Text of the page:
Most times you will have a three point grip: index-thumb-pinky. If you can easily roll the stick almost 90 degrees using only the thumb, then you are good to go. This freedom of motion lets the stick adjust as you bow up and down to keep most of the hairs in contact with the strings.

Fingered Notes:

Open strings will always sound more resonant than most fingered notes. There are some fingered notes, known as ring tones, that can sound very resonant, even more so than an open string. If fingered notes sound dramatically weaker than open strings this is most likely a bowing issue. As you get a better command of bow pressure and speed, this should clear up.

With finger pressure = clearer tone, this is probably due to the bow hand unconsciously pressing harder into the strings to match what the fingering hand is doing. It is a frustrating feature of our hands when we first start to play. You have to learn how to dig into the strings with the bow hand while using a reasonable finger pressure on the strings.

In general, you do not have to drive the strings firmly against the fingerboard to get a clear tone.

String Tuning:

New synthetic strings can take up to a week, depending on brand, to stabilize, after which they should require just an occasional tweak. If you have metal core or steel strings, they should stay in tune from the first day you install them. This is usually most E strings unless you are using steel strings for the G-D-A strings also.

Big shifts in humidity can cause notice changes in string tuning as the violin wood expands and contracts.

Edited: September 14, 2017, 7:49 AM · This is a good place to get some thoughts, but mostly listen to your teacher. Here are a couple of mine.

1. Tension-free is the whole idea anywhere in your body. Your teacher is probably just starting with the bow grip. Develop muscles in the right pinky by doing 'wind shield wipers'. But do it over a sofa because you will drop the bow at some point. Bow bouncing happens because you have the wrong angle where the bow meets the string. Generally speaking your hand needs to be lower, but experiment. with your teacher - there are multiple possible causes.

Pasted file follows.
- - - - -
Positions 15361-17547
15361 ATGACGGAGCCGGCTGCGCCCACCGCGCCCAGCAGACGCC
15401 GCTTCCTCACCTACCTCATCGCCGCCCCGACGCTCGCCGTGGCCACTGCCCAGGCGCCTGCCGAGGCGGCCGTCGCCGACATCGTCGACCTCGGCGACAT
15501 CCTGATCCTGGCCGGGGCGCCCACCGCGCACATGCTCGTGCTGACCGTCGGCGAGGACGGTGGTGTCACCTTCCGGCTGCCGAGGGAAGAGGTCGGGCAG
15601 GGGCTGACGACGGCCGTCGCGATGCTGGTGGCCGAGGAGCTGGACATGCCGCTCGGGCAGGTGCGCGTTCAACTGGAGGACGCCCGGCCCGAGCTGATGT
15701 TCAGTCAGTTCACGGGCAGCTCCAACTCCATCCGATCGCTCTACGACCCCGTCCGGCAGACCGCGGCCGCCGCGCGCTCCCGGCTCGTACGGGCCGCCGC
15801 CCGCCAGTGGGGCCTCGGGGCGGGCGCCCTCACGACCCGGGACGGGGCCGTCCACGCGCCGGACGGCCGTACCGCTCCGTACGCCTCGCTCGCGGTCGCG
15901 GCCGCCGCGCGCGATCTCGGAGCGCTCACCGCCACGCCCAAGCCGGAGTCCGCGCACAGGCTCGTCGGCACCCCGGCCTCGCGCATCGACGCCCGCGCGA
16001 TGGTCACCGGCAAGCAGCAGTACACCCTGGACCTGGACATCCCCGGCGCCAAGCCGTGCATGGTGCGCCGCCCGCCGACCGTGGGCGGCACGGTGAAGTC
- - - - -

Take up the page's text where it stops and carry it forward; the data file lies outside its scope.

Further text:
3.You will develop left hand muscles, but the 1st rule is keep the left shoulder, arm, wrist, and hand relaxed - no death grips. It sounds conflicted, but it is not. It is the reason the violin is a difficult instrument.
4.Sounds like clamping with your chin. Relax. Simple head weight with no muscle tension will hold the violin in place.
5.Fatigue after 20 minutes says you are much too tense. Relax. Professionals practice for hours and don't have muscle soreness.
7.Get Zyex strings. They will stay in tune for days or weeks. Later, you can experiment with different tonal color from other strings.
8.Practice the things/challenges your teacher gives you. It takes months to get it right, and then get it "automatic" so you don't think about it any more. Clearly, you need to get much less tense. Treat tension as a bad habit. When you notice it, anywhere, stop. Think about proper technique. Then restart relaxed and correct. Train your mind and muscles that tension is not allowed.

September 14, 2017, 10:27 AM · Fatigue after 20 minutes doesn't surprise me for a first-timer. Take a break. "Don't have any tension" is easy to say, but you're a beginner, you have to teach yourself how to do that. It's easy to have a little minor tension somewhere and not realize it because you're thinking so damned hard about all the other stuff you're trying to do! So don't practice for more than 30 min at a stretch and take a break! For your right pinky, bring your middle and ring fingers farther over the back side of the frog, so that your bow is held a little more deeply into your hand. That will compel your pinky to curl a little more and it might give you a softer, more relaxed grip too. Look up Todd Ehle's youtube video on the beginning bow hold and watch that. If you are not getting a nice sound I recommend trying to use just the middle third of your bow for now and just go back and forth keeping it straight and even try to get a mezzo-forte kind of sound. Practice that on an open string and when you are happy with that, then just put your third finger down on the D and A strings to play G and D notes. When they are in tune they will take on a ringing/alive tone because they are resonating with the open strings. I recommend practicing in a mirror and be patient with yourself.